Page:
Big Hospital VS. Small Hospital Experience for new grad
- 0Mar 18, '11 by jaznia15Well I am soon to graduate with my BSN in May. Surprisingly I have two good job offers already on the table. The first is from a big hospital in Macon, Ga on a med surg floor which an hour away from where I live. And the second is a rural hospital in Dublin, Ga in the ICU in which I am now doing my practicum at. Dublin is 30 mins away from me. My question is, which is better for a new grad experience wise, a big hospital or a small or does it even matter?
- 0Mar 18, '11 by jaznia15I don't know what I am going to do at the moment. The biggest problem with the big hospital is the distance and they are also making new nurses sign an 18 month contract to work. I don't know if I am going to stay in the area or if I am even going to like the hospital. I have heard good things about the hospital but I have also heard some bad things as well. The floor I was hired on is the indigent floor and my advisor felt my personality was right for the floor because I have "tough" skin and am able to deal with pts who might not be as appreciative to be in the hospital. I would love the chance to work with such patients and the experience is something I would love, but working night shift having to drive an hour home on an empty stretch of road is not something I want to risk at the moment not to mention gas prices are ridiculously high. When I first applied for the job, I did so in hopes of relocating but my son just got accepted into a hard to get into pre-k and my boyfriend just got settled into a job where we live now. With this economy I can't afford to move and risk my boyfriend not being able to find a good job quickly in the new area or not being able to find a FREE pre-K for my son. My hope is to do my year in the ICU and possibly relocate sometime next year to another big hospital I was looking at.
- 0Mar 19, '11 by elkparkBoth large and small hospitals have strengths and advantages -- they're just different strengths and advantages.
I started my career in a small, rural hospital (long, long ago, in a galaxy far, far away ), and it was a great experience. I got to know nearly everyone at the hospital, there really was a "family" feel to the place (among the staff, I mean), and I was given a much wider range of responsibilities and experiences than I would have been in a larger hospital (where I, as a new grad, would have been "kept on a much shorter leash" ) -- granted, with plenty of support and back-up.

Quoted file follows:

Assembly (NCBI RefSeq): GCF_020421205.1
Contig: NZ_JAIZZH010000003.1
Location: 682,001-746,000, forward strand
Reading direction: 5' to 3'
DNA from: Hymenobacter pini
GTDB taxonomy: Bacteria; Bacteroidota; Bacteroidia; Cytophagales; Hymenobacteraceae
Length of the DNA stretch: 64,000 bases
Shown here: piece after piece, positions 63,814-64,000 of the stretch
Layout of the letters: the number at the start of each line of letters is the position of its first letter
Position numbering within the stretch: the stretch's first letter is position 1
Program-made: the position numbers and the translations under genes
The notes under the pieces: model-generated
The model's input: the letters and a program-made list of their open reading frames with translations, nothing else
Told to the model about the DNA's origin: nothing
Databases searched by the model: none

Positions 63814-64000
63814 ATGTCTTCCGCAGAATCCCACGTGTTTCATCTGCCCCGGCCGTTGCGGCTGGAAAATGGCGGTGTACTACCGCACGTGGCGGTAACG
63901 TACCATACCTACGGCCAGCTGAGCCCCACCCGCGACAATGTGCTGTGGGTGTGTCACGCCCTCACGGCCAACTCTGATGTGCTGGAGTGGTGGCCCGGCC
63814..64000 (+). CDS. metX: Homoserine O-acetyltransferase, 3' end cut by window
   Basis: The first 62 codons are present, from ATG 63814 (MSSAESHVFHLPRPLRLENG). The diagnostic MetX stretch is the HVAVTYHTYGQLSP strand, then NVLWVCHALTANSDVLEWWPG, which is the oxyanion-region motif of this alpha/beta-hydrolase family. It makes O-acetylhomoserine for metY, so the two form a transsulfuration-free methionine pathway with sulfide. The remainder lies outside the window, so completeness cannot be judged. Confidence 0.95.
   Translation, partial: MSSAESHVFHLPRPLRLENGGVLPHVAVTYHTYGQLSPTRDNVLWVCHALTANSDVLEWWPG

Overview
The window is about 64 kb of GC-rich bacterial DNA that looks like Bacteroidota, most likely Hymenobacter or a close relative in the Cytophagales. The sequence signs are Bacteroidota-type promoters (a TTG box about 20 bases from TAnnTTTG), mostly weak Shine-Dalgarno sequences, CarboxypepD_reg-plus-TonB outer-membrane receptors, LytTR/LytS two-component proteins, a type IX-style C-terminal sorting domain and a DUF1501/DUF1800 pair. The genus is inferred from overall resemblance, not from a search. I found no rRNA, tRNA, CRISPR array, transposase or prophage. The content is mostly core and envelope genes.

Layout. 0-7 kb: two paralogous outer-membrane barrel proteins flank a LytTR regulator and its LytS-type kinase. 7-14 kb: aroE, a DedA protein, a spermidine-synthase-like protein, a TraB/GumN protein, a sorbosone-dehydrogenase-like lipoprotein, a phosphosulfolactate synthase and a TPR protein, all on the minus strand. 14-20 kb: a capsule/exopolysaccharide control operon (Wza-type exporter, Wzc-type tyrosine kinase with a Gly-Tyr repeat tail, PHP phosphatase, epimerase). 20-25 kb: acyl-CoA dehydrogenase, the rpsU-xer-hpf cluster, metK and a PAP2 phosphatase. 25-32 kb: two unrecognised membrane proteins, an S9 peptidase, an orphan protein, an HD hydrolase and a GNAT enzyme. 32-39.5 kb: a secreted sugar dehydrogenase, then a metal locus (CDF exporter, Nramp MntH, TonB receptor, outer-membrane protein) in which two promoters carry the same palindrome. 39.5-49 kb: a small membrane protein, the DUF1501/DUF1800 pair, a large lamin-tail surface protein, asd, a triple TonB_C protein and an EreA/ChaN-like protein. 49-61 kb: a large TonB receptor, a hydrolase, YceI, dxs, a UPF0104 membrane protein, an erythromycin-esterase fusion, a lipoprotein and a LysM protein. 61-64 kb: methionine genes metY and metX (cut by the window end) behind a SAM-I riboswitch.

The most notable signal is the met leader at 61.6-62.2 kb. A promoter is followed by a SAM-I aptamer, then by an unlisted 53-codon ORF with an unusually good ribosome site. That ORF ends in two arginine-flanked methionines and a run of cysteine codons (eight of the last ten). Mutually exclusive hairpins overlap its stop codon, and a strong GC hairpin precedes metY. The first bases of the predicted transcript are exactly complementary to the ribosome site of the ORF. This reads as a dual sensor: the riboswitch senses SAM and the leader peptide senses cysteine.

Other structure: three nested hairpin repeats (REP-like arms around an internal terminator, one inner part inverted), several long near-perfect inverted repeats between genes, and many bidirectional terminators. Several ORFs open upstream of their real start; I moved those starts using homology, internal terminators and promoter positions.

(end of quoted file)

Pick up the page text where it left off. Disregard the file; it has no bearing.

Considering, as you mention, the cost of gasoline (who knows how high it's going to go??) and the additional travel time, I would encourage you to give the smaller, closer hospital a chance -- you might even like it enough to end up wanting to stay there long-term. In healthcare as in everything else, bigger is not necessarily better.
- 0Mar 20, '11 by Mutt's Wife, RNI just graduated with my ASN in May 2010 and have worked in both a large and small hospital, and this is what I took away from my experiences:
Large hospital - Saw lots of exciting stuff that I knew I would not see in the small hospitals - seriously ill patients, open heart surgeries, etc. There were lots of aides to help out and the technology was very up and coming. The downside of this was I couldn't start an IV because the IV team did all of them, didn't draw an ABG or give a respiratory treatment, or even titrate my patient's oxygen, because respiratory therapy did that. Then there was a very large staff of doctors to get to know. To me, it was quite overwhelming and I didn't feel I had full control of my patients' situations.
Small hospital - Do my own IVs, I'm the aide, I'm the respiratory person, do my own EKGs, mix drugs; you name it, I do it. I feel my nursing skills are much more diverse. The handful of doctors know me by name and I them. Relationships can be built because I am working with the same small group of colleagues. The downside? I haven't found any yet.
Just some food for thought...